Sound Seekers by Fateema Sayani is published weekly at Read Fateema Sayani’s culture column in Ottawa Magazine and follow her on Twitter @fateemasayani


Dave Norris & Local Ivan

Dave Norris uses the story of Canadian bank robber Ty Conn as a jumping off point on his second album called They Let You Paint Your Darker Dreams. Conn busted out of Kingston Penitentiary in 1999. He was running free for two weeks, until police found him in a Toronto apartment.

“Out of sheer desperation, facing the balance of a forty-seven-year prison sentence if re-incarcerated, Ty Conn shot himself fatally in the chest,” write CBC reporters Theresa Burke and Linden MacIntyre in their book, Who Killed Ty Conn.

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WEEKENDER: A princesses and dragons tea party, David Usher at Bronson Centre, and three events for holiday shopping

Inside Out is hosting the 6th annual LGBT Film Festival with 15 screenings over four days from all over the world. The 2012 lineup is particularly strong, featuring the award-winning film Cloudburst from Canadian director Tom Fitzgerald, as well as the highly anticipated regional premiere of Margarita from Canadian directors Dominique Cardona and Laurie Colbert. The ever-increasing popularity of this festival attracts thousands to see some of the year’s best LGBT films. A new addition to the 2012 festival is the inclusion of free programming for youth and families, encouraging people from all walks of life to join in the fun. Thursday, November 15, to Sunday, November 18. Prices vary. National Gallery of Canada, 360 Sussex Dr.,

David Usher rocks the Bronson Centre Friday, November 16. Photo by Sabrina Reeves.

As the former vocalist for the ‘90s multi-platinum Canadian band Moist, David Usher is no stranger to finding new ideas to explore in his music. He’s made a name for himself as a singer-songwriter with seven albums and four Juno awards. The Songs For The Last Day On Earth tour will consist of powerful new tunes that touch on a variety of subjects, and his thunderous vocals are sure to give audience members their money’s worth. Friday, November 16, 7 p.m. doors. $32.50 advance. Bronson Centre, 211 Bronson Ave.,

Since 1994, rob mclennan and the Small Press Action Network of Ottawa have brought together local writers, publishers, readers, and volunteers to support the small press industry at this book fair. What is small press, you ask? It’s the term given to independent publishers that only release a few books per year, usually less than 10. Surprisingly, these small press publishers make up half of the book publishing industry and largely support niche markets for poetry, genre fiction, limited edition books, and many more. The fair will have plenty of booths set up with all types of books, and is sure to have a little something for everyone. Some participants include Buschek Books, The Puritan Magazine, Arc Poetry Magazine, and The Ottawa Press Gang, to name just a few. Saturday, November 17, noon to 5 p.m. Jack Purcell Community Centre (Room 203), 320 Jack Purcell Ln.,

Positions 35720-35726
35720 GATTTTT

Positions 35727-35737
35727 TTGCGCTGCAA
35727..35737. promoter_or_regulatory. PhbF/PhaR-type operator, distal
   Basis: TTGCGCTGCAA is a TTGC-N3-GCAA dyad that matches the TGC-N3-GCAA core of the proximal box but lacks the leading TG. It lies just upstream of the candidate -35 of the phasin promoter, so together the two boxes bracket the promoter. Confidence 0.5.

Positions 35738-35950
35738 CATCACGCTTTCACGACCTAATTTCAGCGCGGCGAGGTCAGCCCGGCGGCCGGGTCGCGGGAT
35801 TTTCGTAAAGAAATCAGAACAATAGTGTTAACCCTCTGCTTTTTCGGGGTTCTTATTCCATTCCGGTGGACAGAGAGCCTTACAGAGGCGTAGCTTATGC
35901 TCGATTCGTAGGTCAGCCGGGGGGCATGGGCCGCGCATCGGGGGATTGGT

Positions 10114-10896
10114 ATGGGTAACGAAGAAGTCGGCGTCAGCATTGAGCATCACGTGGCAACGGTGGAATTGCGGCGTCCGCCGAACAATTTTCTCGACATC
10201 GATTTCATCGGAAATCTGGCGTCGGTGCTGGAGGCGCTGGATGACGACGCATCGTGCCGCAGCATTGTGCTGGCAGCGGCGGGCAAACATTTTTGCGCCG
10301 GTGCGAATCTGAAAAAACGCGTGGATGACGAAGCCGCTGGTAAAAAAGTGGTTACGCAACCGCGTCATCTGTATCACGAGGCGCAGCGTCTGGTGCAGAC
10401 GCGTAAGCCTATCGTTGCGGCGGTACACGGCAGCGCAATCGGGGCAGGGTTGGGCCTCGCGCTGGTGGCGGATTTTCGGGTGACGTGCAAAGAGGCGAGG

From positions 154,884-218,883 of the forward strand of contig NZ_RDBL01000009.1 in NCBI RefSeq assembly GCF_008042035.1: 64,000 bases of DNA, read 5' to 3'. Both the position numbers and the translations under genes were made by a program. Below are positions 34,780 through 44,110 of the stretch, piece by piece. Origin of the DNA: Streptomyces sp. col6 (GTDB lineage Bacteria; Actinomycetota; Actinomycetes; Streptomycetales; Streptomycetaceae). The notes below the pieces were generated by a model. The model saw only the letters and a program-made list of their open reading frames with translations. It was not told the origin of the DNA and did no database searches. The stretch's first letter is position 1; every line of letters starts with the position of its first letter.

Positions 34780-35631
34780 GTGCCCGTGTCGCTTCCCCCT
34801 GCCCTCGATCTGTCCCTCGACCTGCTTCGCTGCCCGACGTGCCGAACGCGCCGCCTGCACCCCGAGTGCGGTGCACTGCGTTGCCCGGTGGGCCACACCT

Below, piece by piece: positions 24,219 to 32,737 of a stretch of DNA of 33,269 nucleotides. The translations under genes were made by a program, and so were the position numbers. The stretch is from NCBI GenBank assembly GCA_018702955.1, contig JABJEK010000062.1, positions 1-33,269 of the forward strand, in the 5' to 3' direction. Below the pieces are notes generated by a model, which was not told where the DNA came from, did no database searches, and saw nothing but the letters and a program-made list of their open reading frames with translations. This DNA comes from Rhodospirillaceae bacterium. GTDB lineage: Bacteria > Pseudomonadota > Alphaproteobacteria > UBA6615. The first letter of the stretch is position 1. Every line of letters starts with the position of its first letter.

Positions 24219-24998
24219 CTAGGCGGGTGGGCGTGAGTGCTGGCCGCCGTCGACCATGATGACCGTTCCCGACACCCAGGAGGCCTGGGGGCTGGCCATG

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WEB EXCLUSIVE: The VHS tape is alive and well at the hilarious Found Footage Festival, heading to Ottawa November 12

Joe Pickett and Nick Prueher are the curators of the Found Footage Festival (stopping in Ottawa on November 12 at the Mayfair), which features a series of outdated and absurd VHS tape clips that can be considered the grandparents of modern-day fail videos. Joe and Nick started collecting “found” videotapes after stumbling upon a McDonald’s training video called Inside and Outside Custodial Duties, which was included as a clip in their recent appearance on Jimmy Kimmel Live. In 2004, they quit their jobs and completed a documentary called Dirty Country. The festival is unique unto itself, featuring videos found in dumpsters and thrift stores all over North America and some commentary throughout the screenings by the hosts. Ottawa Magazine’s Matías Muñoz speaks with curator Nick Prueher about what attendees may be in for, the evolution of their performances, and whether bad videos are here to stay.

Joe Pickett and Nick Prueher (right) provide on-stage satire along with video screenings as part of the Found Footage Festival.

Tell us about what people can expect when they come to see you at the Mayfair. How should they prepare?
Well, this is the most unsettling show we’ve ever done and people should brace themselves. This footage we’ve found over the past year contains some pretty strange, cringe-worthy stuff. We’ve got everything from the Magical Rainbow Sponge [a how-to video about crafting with sponges] to a whole new batch of exercise videos. Most of all, it is footage that you can’t see anywhere else, so everyone is going to be in for a treat.

You guys are going to tour pretty extensively through next spring. How did you take this concept and adapt it to live audience?
It’s basically just a version of what we were doing in our living rooms to entertain our friends and ourselves. We grew up in a small town in Wisconsin and we’d have people over and screen videos we found in thrift stores and garage sales. We would make jokes along with them and sometimes do short films based on the videos we found to show to pals.